Be wary of interacting with inactive LinkedIn members who don’t utilize the platform beyond checking their messages once every three months.
If you find that your network is full of inactive users, or that you aren’t getting responses from your target audience, that’s a sign you need to clear out your network. Use LinkedIn management tools to manage Linkedin connections and bulk disconnect from inactive accounts.
Create and share useful content
To get the most out of LinkedIn, you need to adopt a social media mindset. Don’t think of it as “set it and forget it” advertising. If you have followers but provide them nothing of value in return, they aren’t doing you any good. They’d add you to a long list of people they follow but don’t pay any attention to, and eventually, you’d disappear from their minds entirely.
LinkedIn is a great place to publish blog entries that will pique the curiosity of your target audience. Posting thought leadership pieces on LinkedIn is a great way to establish yourself as an authority in your field.
You may certainly promote content that you have published elsewhere by sharing links to it on LinkedIn, but the site’s algorithm gives preference to content created specifically for it rather than boosting connections to external sites.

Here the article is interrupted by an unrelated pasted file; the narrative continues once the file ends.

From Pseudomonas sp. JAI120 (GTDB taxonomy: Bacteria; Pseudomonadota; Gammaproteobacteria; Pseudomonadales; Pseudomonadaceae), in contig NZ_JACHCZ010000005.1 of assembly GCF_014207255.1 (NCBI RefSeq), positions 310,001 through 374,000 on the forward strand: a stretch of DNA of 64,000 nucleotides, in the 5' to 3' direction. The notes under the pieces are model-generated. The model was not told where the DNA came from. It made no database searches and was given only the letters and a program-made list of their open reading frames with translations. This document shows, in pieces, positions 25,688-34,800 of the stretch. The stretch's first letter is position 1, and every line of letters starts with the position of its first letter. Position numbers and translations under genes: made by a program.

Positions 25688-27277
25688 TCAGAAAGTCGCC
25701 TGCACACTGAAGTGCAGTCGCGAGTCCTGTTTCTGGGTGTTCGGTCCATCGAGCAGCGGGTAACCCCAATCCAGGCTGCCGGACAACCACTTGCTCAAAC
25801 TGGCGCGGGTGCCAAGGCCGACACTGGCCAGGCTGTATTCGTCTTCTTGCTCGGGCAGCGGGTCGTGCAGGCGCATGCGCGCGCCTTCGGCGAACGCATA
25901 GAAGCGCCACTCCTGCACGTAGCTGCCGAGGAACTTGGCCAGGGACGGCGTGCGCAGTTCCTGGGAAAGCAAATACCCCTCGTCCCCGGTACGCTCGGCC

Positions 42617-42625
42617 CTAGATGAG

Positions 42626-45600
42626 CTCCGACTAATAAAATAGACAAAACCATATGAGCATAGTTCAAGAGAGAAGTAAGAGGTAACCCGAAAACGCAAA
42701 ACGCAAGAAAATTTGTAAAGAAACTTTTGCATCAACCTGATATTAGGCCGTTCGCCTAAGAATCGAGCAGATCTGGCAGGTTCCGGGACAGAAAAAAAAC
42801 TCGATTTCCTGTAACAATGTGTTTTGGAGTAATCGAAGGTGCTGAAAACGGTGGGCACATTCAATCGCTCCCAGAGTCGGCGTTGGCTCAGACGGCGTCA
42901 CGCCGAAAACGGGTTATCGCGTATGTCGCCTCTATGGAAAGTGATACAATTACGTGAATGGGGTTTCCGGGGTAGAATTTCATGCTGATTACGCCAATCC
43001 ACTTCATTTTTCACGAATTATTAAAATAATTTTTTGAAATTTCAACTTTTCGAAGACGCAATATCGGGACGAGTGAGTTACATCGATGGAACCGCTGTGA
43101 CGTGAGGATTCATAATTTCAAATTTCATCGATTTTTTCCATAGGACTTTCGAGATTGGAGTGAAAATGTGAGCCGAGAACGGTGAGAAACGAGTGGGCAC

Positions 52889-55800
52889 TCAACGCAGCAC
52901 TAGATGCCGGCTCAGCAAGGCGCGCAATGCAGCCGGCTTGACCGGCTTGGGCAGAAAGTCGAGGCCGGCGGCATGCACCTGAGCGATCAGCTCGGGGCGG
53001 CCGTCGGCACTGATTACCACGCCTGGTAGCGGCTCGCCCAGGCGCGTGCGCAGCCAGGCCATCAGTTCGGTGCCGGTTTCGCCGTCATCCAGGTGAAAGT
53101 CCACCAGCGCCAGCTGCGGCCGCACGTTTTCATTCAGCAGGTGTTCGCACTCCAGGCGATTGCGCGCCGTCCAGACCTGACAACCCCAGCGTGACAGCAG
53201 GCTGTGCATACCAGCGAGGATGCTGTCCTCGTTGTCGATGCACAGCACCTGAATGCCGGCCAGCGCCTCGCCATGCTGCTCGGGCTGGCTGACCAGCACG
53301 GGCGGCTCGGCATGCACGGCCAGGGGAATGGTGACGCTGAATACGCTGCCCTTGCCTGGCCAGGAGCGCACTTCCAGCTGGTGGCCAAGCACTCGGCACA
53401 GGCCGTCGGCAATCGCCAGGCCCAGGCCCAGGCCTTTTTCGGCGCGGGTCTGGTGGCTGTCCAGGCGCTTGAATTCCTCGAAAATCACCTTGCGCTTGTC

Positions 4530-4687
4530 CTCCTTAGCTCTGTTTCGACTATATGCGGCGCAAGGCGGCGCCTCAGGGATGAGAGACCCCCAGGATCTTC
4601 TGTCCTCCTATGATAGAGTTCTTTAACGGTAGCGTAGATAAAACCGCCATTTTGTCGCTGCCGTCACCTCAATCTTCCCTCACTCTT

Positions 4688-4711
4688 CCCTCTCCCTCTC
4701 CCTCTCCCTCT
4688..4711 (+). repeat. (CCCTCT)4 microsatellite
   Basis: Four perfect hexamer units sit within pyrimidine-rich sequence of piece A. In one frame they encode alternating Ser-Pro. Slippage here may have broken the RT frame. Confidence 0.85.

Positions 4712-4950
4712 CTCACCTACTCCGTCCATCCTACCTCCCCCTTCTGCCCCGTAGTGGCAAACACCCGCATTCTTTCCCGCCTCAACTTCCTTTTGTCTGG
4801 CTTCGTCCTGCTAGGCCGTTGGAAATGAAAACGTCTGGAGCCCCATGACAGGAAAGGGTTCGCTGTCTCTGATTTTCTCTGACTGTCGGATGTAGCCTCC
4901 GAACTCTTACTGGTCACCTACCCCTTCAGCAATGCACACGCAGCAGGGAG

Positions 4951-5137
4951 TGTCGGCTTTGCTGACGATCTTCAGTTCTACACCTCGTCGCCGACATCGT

Keep in mind that the ultimate purpose of your LinkedIn account is to be useful to your target market and that curating other people’s relevant content may do this as well as your original articles.
Invite people to follow your page
If you want more people to see your LinkedIn page and get familiar with your brand, you may encourage your administrators to invite their own networks to follow your page. If you want to increase your following, it’s better to have your social media managers, salespeople, or marketing pros personally choose those who are most likely to do so.
As your invitation rate increases, so will LinkedIn’s allowance of invites you can issue.
Empower employees to promote and engage on your behalf
For brand accounts, employee advocacy is make-or-break in terms of content distribution and reach.
For instance, if I create a piece of content about B2B marketing, I may offer it to my employees to distribute on their behalf.
The employees could then share that content on their LinkedIn pages, or they could send that content to customers, partners, and anyone else they interact with every day.
If employees are empowered to share your content, they can increase their reach, engage with your target audience, and see measurable results, such as increased connections, engagement, and traffic.
LinkedIn is a powerful marketing tool that, when used correctly, can grow your business effectively. The key is to use the platform to your advantage and interact with your target audience directly.
Brenda is a passionate business blogger, tech nerd and gamer. She is interested in topics that
cover business communication, sales, online branding, digital marketing and social media,
business tools and extensions, as well as organization and management of LinkedIn